Want to save money and time with college costs? Several free new tools can help high school students and their families.
The first is an interactive map answering questions parents, students and other family members have asked over the last several years. This Minnesota map allows you to click on each public or private non-profit college or university in the state.
• Which institutions offer Post Secondary Enrollment Options (PSEO) courses; and
• Whether the institution offers college credit for dual high school college credit courses such as Advanced Placement (AP), International Baccalaureate (IB), College in the Schools — “CLEP” — a test that determines whether students have mastered college level material or concurrent enrollment.
Because credit policies vary, the map also provides links to the colleges’ or universities’ Web sites. The Web sites explain each institution’s policies on various Dual Credit (DC) options. For example, some colleges limit the number of credits they will accept. Some award credit for AP or IB only to students who achieve a certain score on the final examination. This can help students decide which DC programs they will enroll in, and where they will apply after high school graduation.
The map was created primarily by Jordan Lim, a sophomore at Macalester College who served as an intern at the Center for School Change (CSC), where I work. CSC staff member Marisa Gustafson also helped. The map is on CSC’s home page, www.centerforschoolchange.org.
The CSC Web site also hosts 16 90-second to three-minute You-Tube videos, in which students explain the value of various forms of DC. These videos are in English, Arabic, Hmong, Karen, Somali and Spanish. Students at Neighborhood House, Migizi Communications and the High School for Recording Arts designed and developed the videos.
PACER did another video showing a young man on the autism spectrum who used PSEO. Funding for these videos came from you – taxpayers – via the Minnesota Department of Education (MDE) and the U.S. Department of Education.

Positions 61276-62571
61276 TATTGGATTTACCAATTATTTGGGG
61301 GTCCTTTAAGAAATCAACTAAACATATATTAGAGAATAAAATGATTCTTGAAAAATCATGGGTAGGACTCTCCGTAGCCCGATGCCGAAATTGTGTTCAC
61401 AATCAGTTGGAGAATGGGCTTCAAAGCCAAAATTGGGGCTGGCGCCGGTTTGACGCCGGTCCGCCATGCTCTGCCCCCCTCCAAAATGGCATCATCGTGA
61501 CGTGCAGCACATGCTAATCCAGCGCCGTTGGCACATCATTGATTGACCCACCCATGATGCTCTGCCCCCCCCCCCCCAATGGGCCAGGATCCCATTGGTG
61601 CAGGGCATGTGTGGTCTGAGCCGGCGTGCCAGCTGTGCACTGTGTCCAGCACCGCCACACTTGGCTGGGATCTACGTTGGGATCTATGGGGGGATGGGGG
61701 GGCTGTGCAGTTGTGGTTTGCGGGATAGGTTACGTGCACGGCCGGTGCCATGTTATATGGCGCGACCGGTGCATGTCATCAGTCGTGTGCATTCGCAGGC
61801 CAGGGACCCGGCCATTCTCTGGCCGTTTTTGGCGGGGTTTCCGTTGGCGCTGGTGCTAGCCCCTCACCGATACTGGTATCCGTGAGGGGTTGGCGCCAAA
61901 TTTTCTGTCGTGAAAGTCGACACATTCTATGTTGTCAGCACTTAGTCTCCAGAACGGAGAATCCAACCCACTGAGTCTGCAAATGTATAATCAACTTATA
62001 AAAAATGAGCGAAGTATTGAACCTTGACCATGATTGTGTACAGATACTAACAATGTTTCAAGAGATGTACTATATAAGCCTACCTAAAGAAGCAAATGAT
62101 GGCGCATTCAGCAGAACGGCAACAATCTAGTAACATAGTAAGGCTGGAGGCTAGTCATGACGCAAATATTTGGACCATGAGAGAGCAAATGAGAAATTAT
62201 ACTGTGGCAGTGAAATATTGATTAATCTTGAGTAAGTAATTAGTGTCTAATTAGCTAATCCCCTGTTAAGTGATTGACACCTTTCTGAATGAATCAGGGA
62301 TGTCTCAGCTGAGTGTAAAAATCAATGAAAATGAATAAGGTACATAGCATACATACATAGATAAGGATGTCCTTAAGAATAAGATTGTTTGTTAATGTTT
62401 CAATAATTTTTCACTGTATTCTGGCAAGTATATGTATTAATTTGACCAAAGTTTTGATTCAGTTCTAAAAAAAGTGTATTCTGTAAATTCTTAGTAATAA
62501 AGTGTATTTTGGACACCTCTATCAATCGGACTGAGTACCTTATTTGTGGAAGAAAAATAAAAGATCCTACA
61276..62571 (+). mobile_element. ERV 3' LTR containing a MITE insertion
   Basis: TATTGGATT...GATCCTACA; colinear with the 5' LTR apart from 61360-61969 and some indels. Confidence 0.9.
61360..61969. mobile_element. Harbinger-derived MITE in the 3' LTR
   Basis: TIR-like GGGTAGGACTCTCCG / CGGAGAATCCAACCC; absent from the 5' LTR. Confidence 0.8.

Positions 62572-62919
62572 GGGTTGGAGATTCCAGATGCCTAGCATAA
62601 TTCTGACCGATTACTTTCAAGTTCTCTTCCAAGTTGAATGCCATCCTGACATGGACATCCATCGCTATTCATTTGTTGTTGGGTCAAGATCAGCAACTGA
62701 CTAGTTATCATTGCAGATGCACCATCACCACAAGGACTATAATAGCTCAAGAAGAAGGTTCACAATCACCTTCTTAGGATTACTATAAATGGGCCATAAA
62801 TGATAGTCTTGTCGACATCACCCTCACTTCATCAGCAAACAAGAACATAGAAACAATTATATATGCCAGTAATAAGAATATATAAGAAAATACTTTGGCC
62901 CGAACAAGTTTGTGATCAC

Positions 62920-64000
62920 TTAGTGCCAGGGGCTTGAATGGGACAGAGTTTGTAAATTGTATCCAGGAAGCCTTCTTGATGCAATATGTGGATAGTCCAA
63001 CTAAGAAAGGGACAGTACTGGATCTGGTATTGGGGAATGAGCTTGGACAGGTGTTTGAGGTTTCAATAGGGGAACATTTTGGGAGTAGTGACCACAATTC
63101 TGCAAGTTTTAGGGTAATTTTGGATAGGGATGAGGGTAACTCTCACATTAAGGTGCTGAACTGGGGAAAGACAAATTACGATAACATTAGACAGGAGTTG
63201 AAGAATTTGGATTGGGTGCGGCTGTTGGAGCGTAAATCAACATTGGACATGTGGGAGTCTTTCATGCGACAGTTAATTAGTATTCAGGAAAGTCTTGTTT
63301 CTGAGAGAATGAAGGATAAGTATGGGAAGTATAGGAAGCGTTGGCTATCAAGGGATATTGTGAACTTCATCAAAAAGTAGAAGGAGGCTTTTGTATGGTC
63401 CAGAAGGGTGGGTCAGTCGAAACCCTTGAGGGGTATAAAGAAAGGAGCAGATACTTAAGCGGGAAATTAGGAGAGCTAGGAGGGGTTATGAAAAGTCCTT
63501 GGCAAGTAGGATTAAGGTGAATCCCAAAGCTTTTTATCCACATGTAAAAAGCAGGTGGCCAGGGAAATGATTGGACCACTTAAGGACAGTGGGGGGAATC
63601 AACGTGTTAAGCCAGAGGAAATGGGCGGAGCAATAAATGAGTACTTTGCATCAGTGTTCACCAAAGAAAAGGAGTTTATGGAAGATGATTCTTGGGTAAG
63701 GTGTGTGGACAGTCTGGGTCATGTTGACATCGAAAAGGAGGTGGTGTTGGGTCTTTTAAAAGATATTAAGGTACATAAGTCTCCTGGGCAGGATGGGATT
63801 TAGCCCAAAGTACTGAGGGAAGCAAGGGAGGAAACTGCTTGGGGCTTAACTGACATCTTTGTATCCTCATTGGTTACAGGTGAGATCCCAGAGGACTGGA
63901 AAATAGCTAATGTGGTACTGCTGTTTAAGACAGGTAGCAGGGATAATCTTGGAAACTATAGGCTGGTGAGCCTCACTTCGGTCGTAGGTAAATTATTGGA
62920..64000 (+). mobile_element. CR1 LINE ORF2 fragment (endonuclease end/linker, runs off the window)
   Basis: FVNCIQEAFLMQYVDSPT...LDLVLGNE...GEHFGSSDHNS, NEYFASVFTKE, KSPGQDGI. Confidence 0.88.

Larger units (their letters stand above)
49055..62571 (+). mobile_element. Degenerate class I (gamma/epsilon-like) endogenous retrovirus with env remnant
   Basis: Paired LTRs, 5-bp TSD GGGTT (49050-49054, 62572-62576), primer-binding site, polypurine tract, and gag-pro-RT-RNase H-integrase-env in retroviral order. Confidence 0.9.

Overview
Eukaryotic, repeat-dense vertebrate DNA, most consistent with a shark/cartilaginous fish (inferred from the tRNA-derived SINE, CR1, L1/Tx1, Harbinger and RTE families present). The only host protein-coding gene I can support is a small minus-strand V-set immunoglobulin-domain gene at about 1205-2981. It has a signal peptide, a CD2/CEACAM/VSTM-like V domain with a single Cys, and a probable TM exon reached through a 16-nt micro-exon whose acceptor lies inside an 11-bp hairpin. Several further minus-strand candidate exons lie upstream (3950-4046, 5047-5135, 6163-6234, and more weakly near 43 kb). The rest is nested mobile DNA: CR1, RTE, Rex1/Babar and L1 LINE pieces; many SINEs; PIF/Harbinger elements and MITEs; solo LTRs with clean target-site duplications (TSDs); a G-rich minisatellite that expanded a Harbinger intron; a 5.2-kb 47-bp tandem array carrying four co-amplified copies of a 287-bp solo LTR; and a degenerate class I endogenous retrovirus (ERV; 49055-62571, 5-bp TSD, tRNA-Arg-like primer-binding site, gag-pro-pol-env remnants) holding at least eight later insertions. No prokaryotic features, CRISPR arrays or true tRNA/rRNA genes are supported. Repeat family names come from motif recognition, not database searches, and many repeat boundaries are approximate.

The MDE and CSC will present several free Webinars in the next few months, discussing dual enrollment and answering questions. Some are for high school and college education faculty. Others will be for families and students. Registration information is on the Web site.
The MDE has created another free resource, providing district by district data about use of various dual enrollment options. Their “Rigorous Course Taking” report is available at http://education.state.mn.us/MDLegisRepE/Welcome/Legis/index.html.
The report also shows how much each district in the state received, of the more than $4 million available, to help train teachers for either AP or IB courses. MDE also shares good news – the number of students participating in these courses has grown steadily over the last five years. The number of students taking AP, for example, has increased from 23,164 to 37,363. PSEO participants increased from 5,852 to 6,353.
Many young people are ready for an additional challenge while in high school. Whether it’s an academic class or an applied career-tech course, Minnesota is among the nation’s leaders in recognizing this, and allowing high school students to earn college credit.
Students can save thousands, even tens of thousands, of dollars and be better prepared for college and career, by taking these courses.
Joe Nathan, formerly a public school teacher and administrator, is director of the Center for School Change in St. Paul. Reactions are welcome at email@example.com.